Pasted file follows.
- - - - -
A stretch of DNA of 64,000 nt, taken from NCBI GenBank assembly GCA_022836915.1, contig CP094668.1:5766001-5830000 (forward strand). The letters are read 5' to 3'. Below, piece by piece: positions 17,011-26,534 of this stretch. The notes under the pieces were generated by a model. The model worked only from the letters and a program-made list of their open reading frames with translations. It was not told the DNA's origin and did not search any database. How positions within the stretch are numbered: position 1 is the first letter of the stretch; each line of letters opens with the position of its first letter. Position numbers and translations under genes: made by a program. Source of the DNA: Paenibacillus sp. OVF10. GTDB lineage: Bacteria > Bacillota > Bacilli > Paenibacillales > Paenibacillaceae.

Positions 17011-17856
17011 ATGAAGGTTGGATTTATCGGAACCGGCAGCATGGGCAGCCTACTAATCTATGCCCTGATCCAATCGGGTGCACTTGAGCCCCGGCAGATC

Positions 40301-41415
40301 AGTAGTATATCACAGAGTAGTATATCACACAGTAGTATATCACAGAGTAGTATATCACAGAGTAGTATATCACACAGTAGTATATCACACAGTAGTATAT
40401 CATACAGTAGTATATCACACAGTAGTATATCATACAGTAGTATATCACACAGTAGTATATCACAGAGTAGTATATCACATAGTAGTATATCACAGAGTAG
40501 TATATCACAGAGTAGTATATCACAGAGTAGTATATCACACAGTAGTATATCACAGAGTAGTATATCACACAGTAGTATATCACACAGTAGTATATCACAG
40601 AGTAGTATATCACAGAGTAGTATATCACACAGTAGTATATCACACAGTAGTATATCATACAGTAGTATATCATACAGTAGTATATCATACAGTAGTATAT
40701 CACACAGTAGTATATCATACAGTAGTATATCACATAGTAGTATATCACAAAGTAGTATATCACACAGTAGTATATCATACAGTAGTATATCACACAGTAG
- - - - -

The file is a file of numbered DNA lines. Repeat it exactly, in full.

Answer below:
A stretch of DNA of 64,000 nt, taken from NCBI GenBank assembly GCA_022836915.1, contig CP094668.1:5766001-5830000 (forward strand). The letters are read 5' to 3'. Below, piece by piece: positions 17,011-26,534 of this stretch. The notes under the pieces were generated by a model. The model worked only from the letters and a program-made list of their open reading frames with translations. It was not told the DNA's origin and did not search any database. How positions within the stretch are numbered: position 1 is the first letter of the stretch; each line of letters opens with the position of its first letter. Position numbers and translations under genes: made by a program. Source of the DNA: Paenibacillus sp. OVF10. GTDB lineage: Bacteria > Bacillota > Bacilli > Paenibacillales > Paenibacillaceae.

Positions 17011-17856
17011 ATGAAGGTTGGATTTATCGGAACCGGCAGCATGGGCAGCCTACTAATCTATGCCCTGATCCAATCGGGTGCACTTGAGCCCCGGCAGATC

Positions 40301-41415
40301 AGTAGTATATCACAGAGTAGTATATCACACAGTAGTATATCACAGAGTAGTATATCACAGAGTAGTATATCACACAGTAGTATATCACACAGTAGTATAT
40401 CATACAGTAGTATATCACACAGTAGTATATCATACAGTAGTATATCACACAGTAGTATATCACAGAGTAGTATATCACATAGTAGTATATCACAGAGTAG
40501 TATATCACAGAGTAGTATATCACAGAGTAGTATATCACACAGTAGTATATCACAGAGTAGTATATCACACAGTAGTATATCACACAGTAGTATATCACAG
40601 AGTAGTATATCACAGAGTAGTATATCACACAGTAGTATATCACACAGTAGTATATCATACAGTAGTATATCATACAGTAGTATATCATACAGTAGTATAT
40701 CACACAGTAGTATATCATACAGTAGTATATCACATAGTAGTATATCACAAAGTAGTATATCACACAGTAGTATATCATACAGTAGTATATCACACAGTAG